So, how tight should a toilet tank bolt be? There’s no way to give an accurate answer for that, but what can be done is to tighten the bolt slowly until it gets snug. You can also do this alternately on each bolt, so that you’ll apply as equal amount of tightness for each bolt as possible. If the rubber gasket seems to expand a little as the bolt is tightened, that’s the time to stop.

But if your toilet has built-in lugs, you’re in luck because these can guide you as to when you should stop tightening the nuts. You should stop tightening up the toilet tank bolts when the lugs get into contact with the bowl

To be on the safe side, you can also choose to get a rubber gasket placed not just inside the tank but also under it. The order would be like this:

  • Toilet bolt, with the bolt head inside the tank
  • Washer below the bolt
  • Rubber gasket below the washer
  • Toilet tank
  • Rubber gasket below the surface of the tank
  • Washer below the rubber gasket
  • Nut to secure everything

The extra rubber gasket beneath your tank will lessen the occurrence of a leak. But even with this in place, the bolt should still never be overtightened. Even an extra gasket can’t prevent a crack or two from forming in your tank because of an overtightened bolt.

The same is true as well for the bolts on the floor that hold your toilet bowl in place. Tightening them up too much can also cause damage to the mounting flange that connects your toilet bowl to the PVC drain pipe, which can be a much nastier problem to have.

How to Replace a Toilet Tank

A typical household toilet, from the tank to the bowl and including those manufactured by renowned brands like Mansfield, Kohler, and American Standard, is made out of porcelain. And as we all know, porcelain is a breakable material.

You might have noticed that the porcelain in toilets are thicker than compared to porcelain dinnerware, or even porcelain jars. So, they must be durable, right?

Not so much. And like we said in the earlier section, overtightening the bolts can already cause damage to it. Imagine how much more damaging it can be if it was subjected to a strong impact.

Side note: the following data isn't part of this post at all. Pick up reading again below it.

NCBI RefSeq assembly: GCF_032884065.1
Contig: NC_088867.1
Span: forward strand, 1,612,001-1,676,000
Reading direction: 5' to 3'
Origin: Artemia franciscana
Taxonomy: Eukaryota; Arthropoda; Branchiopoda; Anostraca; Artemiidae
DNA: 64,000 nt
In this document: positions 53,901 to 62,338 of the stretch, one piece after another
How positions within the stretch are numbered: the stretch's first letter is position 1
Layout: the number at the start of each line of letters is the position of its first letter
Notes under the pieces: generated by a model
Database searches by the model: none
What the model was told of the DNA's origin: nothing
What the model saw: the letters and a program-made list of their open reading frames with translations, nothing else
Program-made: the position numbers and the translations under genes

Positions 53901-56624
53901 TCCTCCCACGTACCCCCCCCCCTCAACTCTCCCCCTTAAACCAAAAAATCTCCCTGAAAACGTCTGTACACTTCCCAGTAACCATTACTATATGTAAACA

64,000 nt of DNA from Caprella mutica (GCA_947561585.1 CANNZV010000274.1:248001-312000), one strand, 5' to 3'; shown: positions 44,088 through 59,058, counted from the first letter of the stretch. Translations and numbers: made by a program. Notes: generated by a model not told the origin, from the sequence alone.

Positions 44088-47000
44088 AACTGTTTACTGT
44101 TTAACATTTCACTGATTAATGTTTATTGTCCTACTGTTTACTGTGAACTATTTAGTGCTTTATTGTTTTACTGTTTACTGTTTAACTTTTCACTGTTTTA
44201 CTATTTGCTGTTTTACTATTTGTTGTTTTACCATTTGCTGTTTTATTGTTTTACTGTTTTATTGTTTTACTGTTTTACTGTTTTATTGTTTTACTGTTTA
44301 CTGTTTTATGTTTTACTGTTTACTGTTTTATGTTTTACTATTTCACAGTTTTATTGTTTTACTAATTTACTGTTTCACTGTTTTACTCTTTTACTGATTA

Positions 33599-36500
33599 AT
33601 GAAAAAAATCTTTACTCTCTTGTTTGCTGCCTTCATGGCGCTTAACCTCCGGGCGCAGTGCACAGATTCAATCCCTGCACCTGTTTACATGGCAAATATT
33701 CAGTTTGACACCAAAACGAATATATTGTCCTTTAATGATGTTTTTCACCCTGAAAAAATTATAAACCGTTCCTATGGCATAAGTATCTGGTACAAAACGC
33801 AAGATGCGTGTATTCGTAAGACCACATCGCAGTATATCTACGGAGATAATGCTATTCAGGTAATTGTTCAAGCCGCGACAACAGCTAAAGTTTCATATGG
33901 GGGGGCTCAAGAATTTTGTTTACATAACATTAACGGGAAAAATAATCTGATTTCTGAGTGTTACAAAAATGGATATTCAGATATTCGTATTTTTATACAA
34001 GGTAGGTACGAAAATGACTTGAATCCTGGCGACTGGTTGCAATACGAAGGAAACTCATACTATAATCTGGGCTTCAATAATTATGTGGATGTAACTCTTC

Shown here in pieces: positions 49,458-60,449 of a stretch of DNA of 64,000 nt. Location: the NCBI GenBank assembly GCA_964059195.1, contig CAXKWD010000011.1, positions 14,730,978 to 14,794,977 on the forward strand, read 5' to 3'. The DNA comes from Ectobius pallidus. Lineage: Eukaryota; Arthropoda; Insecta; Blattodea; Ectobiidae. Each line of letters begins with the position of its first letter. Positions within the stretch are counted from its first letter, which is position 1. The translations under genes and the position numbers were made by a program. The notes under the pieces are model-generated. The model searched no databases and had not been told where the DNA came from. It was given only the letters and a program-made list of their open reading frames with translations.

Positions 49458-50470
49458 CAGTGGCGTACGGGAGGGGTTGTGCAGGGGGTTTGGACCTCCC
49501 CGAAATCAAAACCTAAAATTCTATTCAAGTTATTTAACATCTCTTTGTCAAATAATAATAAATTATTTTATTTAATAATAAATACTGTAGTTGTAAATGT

When a toilet tank gets cracks for various reasons, many would attempt to fix it by just applying sealants or patches. What they don’t know is that this method is not going to work in most cases. For hairline cracks where no water seems to be leaking out, this can work. Otherwise, the only fix for it is to get a new toilet tank.

While all household toilets are made out of porcelain, there’s no standard toilet tank that is compatible to all toilet bowls. This is why it is vital to make sure that the new toilet tank would fit your current toilet bowl.

If it’s a discontinued model, find one that is compatible and has the same features – try to check first with the same manufacturer as the one you have, as they usually just do appearance upgrades, and the tanks of the new models may work with the one you have.

Once you find the perfect replacement, you can then remove the damaged toilet tank. The exact steps to do so are generally the same as the process of repairing a leaking toilet tank. That is:

  1. Stop water from flowing to the toilet by cutting off the supply via the shutoff valve,
  2. Remove the lid and disconnect the water supply hose and unscrew the bolts,
  3. Lift up the damaged tank and dispose of it properly,
  4. Place the new tank in its place and install all the necessary hardware, and then,
  5. Secure it with the bolts and nuts.

You can always refer to our repair guide above for a more detailed instruction and a step-by-step process of doing so.

You might think that you can just add a lot of sealant to a larger crack on the toilet tank, but you’ll later realize that this is ineffective. So, don’t dismiss the idea of getting your toilet tank replaced when the damage is more than just a hairline crack.

You’ll discover that it’s the more practical option in the end.

Getting the Help of Professional Plumbers

toilet in a modern bathroom

Licensed plumbers will almost always get the repairs of a dripping toilet tank done on the first try, even if it means having to entirely replace it with a new one – it’s rare that they don’t.

On the other hand, most homeowners who go for the DIY route will rarely get it right in their first attempt. And once this happens, all the steps to repair a leaking toilet tank that we listed above will have to be repeated. Yes, you read that right – steps 1 to 12 must be done all over again until you can get the leaking on your toilet to finally stop.

Can you imagine how long it would take until you can finally use that particular toilet again if you fail to do it properly the first time? And it’s even more stressful if that’s the lone toilet you have at home.

This means running to the nearest Starbucks or McDonald’s just to use the toilet because yours is still out of order.

Not only that, you’ll also have to deal with the cleanup – it’s always a guarantee that water will end up flowing onto the floor. Whether or not you placed rags and towels to collect all that water or not, you’re still going to have to clean in one way or another.

Even if toilet tank leaks are easy to fix, they can be a very time-consuming task. If you hate the idea of spending most of your day, or even more than a day, trying to fix your dripping toilet tank, and want to make it usable as soon as possible, you should consider getting a pro to do it for you.

And to help you with the search for a professional plumber for this task, consider trying out our service, at zero cost to you!